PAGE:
With the other present you have a choice – you can either do two different patterns to delinieate the sides of the box, as I’ve done, or you can do the whole box in one pattern and then delineate by using split stitch for the edge on the next phase. Either is valid.

Aim to get to here by the next step

we will look at the split stich outlines next

Putting the scroll together

•October 17, 2017 • 8 Comments

Before I’d done a stitch on this project, I did the finials for the scroll. They are ABC in silver with amethysts, plus a rock crystal twiddly bit I had lying around that sort of reminded me of a cross between a unicorn horn and one of those pointy things medeival types used for reading.

It’s not as extravagant as it seems because all three pieces of silver came from my scrap drawer(hence they’re three different thicknesses of metal) and the amethysts are part of a bulk lot, nearly a kilo, of native cut stones I bought for ten quid nearly twenty years ago and which I’ve barely made a dent in despite plastering amethysts over any bit of silver that sat still long enough.

When I do the saint and sinners Luttrell fantasy I want to make silver finials for the hanging pole, so these were a good practice run.

I’m quite pleased with the finials, but mostly I’m pleased because I sawed the wood to make the rods all by myself. I don’t do woodwork, I have a cringing level of horror for the texture of unpolished wood that verges on the autistic, (my stepbrothers used to torture my by rubbing teatowels on damp wooden spoons whislt I ran away screaming. I’m sure they fully realised how cruel they were being, but they were teenage boys so they didn’t care) so I really impressed myself.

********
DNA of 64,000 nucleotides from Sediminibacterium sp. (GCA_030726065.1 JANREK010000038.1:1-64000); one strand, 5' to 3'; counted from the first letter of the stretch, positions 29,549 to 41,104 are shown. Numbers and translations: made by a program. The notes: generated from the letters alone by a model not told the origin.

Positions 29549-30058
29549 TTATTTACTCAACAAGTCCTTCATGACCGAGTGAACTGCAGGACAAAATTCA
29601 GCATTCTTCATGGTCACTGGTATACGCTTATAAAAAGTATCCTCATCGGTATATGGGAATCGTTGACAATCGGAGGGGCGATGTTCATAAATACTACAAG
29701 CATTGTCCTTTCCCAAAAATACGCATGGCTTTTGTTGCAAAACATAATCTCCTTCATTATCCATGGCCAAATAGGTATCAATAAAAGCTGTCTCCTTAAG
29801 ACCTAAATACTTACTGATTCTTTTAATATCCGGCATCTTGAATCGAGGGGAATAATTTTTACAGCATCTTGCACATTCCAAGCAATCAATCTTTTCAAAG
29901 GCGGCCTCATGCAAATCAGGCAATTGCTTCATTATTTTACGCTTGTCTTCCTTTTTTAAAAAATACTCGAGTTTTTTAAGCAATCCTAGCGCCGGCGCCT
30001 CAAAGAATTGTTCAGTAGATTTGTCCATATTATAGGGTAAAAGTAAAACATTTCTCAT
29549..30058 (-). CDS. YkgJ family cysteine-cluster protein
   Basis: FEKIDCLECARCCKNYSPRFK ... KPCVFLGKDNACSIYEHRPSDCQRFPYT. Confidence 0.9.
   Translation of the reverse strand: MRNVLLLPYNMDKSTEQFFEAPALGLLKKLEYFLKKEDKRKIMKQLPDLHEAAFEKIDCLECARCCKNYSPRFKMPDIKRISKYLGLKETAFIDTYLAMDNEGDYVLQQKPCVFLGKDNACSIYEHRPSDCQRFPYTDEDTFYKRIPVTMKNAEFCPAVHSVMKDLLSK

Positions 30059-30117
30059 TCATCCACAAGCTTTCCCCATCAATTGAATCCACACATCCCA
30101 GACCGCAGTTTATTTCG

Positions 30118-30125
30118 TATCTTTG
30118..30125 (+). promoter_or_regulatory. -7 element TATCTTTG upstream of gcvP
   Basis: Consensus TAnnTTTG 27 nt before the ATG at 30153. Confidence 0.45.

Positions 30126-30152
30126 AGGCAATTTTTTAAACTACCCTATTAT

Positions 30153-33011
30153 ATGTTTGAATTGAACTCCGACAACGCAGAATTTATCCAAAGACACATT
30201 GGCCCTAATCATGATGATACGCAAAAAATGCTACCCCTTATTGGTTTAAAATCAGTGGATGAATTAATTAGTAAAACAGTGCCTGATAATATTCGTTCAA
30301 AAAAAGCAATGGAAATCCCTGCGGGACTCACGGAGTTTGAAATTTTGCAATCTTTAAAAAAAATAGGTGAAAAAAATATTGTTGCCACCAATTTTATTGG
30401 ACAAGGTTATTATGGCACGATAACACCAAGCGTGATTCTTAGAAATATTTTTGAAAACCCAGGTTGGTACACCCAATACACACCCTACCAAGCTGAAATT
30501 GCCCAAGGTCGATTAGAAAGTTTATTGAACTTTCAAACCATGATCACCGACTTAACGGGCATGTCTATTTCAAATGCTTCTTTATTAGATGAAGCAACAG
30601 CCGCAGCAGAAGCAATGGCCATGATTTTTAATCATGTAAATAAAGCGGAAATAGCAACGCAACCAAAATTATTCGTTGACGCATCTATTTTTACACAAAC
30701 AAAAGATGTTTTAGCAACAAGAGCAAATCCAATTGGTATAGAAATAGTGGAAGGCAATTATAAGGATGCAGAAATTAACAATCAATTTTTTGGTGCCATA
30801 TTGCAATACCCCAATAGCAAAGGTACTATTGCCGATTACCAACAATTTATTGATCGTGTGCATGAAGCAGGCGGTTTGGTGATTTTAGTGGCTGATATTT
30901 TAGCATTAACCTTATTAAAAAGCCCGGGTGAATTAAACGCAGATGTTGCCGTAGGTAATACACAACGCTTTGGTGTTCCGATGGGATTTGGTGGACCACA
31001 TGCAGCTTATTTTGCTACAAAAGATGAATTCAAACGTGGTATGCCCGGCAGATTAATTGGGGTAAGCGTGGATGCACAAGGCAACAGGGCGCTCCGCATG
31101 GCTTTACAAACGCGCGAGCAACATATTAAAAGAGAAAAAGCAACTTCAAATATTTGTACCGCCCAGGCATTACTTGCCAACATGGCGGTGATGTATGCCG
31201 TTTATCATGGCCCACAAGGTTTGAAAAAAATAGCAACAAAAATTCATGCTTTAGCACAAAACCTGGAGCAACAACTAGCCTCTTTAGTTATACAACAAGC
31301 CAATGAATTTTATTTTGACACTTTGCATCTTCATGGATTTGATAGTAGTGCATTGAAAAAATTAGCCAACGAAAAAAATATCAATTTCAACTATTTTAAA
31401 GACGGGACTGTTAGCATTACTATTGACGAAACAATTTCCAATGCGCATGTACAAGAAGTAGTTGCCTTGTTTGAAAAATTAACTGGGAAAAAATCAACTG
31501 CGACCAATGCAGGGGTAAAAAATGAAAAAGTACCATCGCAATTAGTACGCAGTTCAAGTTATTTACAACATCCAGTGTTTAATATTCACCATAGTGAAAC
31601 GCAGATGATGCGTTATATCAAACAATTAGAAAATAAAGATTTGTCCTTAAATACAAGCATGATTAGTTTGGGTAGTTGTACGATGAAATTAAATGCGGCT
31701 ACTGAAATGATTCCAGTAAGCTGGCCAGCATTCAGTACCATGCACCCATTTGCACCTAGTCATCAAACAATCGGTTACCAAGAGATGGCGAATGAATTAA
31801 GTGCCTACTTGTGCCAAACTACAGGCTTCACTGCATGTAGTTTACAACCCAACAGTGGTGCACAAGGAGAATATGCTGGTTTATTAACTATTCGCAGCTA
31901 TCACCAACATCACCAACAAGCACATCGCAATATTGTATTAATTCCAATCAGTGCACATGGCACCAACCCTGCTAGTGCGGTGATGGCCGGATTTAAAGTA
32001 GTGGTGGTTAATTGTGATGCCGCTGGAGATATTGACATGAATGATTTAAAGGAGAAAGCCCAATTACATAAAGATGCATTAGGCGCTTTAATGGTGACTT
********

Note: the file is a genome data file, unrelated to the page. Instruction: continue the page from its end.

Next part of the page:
I interlined the scroll with a layer of white linen to prevent the backing showing through. The backing itself is a sort of crazy patchwork of assorted leftover bits of medeival brocade, which again reflects my fascination with re-use of medeival textiles, whilst also satifying my extreme miserliness with cloth, and I think it gives a nicely decadent feel. I was especially satisfied by being about to use those two big triangular panels on the right hand side.

Excuse the small kitten shaped lump underneath it, once he’s asleep he deosn’t move for anything.

I measured it very carefully, then I made it approximately an inch too short to wrap around the rod and had to faff about sewing an extra bit on. Obviously I was doing all of this on the day of the submission deadline with hours to spare…

It’s edged with a red silk cord and I’ll dig out Gareth’s good photos he did for me with he shiny new digital SLR for the next post


•October 11, 2017 • 10 Comments

is for zodiac man.

Daniel explained that whenever they have any kind of exhibit at the Bodleian, even if it happens to be on volcanoes, they always manage to include a zodiac man. I think it’s like thier office version of “where’s Wally”. I liked it because I has so much fun with my own zodiac hanging, which was in turn based on a byzantine ms.